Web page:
Peter Robins

Where did Ed Miliband get ‘Happy Warrior’ from? (Clue: not Wordsworth)

Where did Ed Miliband get 'Happy Warrior' from? (Clue: not Wordsworth)
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William Wordsworth, sad to say, may not after all have a significant role in the 2015 election campaign.

His name was taken in vain repeatedly this weekend, after someone passed the Sun Ed Miliband's preparatory notes for the seven-way election debate. Prominent in these were the words 'Happy Warrior', which every news source gleefully traced back to Wordsworth's 1806 poem Character of the Happy Warrior:

Who is the happy Warrior? Who is he

That every man in arms should wish to be?

—It is the generous Spirit, who, when brought

Among the tasks of real life, hath wrought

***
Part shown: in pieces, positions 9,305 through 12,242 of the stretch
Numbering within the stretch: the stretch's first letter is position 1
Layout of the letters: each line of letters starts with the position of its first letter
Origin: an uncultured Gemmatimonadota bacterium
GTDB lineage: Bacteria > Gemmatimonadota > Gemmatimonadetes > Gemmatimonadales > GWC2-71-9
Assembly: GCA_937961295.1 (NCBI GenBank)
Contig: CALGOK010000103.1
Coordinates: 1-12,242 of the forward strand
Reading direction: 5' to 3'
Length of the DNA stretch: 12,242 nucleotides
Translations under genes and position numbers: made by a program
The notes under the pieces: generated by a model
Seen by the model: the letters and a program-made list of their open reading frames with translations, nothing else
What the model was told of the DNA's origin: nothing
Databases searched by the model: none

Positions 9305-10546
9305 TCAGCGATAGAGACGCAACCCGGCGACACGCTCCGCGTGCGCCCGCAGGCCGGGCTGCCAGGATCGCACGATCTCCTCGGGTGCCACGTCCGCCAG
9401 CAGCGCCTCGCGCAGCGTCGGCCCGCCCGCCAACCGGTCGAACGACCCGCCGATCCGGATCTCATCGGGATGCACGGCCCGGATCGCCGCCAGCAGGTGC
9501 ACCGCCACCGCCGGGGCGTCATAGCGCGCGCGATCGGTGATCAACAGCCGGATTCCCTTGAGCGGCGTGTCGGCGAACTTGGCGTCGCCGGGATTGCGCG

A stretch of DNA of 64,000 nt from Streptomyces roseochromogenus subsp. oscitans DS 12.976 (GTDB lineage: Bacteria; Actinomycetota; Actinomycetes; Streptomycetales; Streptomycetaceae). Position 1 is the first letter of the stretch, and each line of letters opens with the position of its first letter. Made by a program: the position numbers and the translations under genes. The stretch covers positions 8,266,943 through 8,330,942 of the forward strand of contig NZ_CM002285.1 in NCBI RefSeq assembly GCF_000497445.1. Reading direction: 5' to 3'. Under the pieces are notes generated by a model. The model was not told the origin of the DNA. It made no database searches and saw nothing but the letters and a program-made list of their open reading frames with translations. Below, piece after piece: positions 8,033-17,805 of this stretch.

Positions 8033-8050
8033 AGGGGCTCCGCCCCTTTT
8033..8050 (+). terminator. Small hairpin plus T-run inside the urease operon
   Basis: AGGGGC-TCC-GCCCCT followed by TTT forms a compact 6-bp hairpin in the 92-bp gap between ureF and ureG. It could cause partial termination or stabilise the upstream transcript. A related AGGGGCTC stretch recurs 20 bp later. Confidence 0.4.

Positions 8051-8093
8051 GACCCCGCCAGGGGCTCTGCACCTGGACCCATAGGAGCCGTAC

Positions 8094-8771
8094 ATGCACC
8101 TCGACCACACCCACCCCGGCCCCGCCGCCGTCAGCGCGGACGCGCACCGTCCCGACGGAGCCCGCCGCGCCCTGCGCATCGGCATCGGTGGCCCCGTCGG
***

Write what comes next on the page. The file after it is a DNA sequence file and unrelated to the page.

Upon the plan that pleased his boyish thought:

Whose high endeavours are an inward light

That makes the path before him always bright

…and so on.

The idea that the leader of the opposition psychs himself up by reading the Lake Poets is a delightful one. It's a great pity, then, that the phrase has a long post-Wordsworthian life in the United States. Franklin D. Roosevelt famously applied it to Alfred E. Smith, the 1928 Democratic nominee for President (he lost, to Herbert Hoover, by 444 electoral votes to 87). It was then transferred by many hands to Hubert Humphrey, LBJ's vice-president (he lost the 1968 presidential election to Nixon), and finally borrowed by Barack Obama for his own vice-president, Joe Biden (he has yet to decide if he'll stand in 2016, but no one seems to think he'd win).

Does that seem a likely inspiration for Ed Miliband, with his Harvard background and his trophy adviser from the Obama campaign? A more likely one than the original poem? Hell yes. Sorry.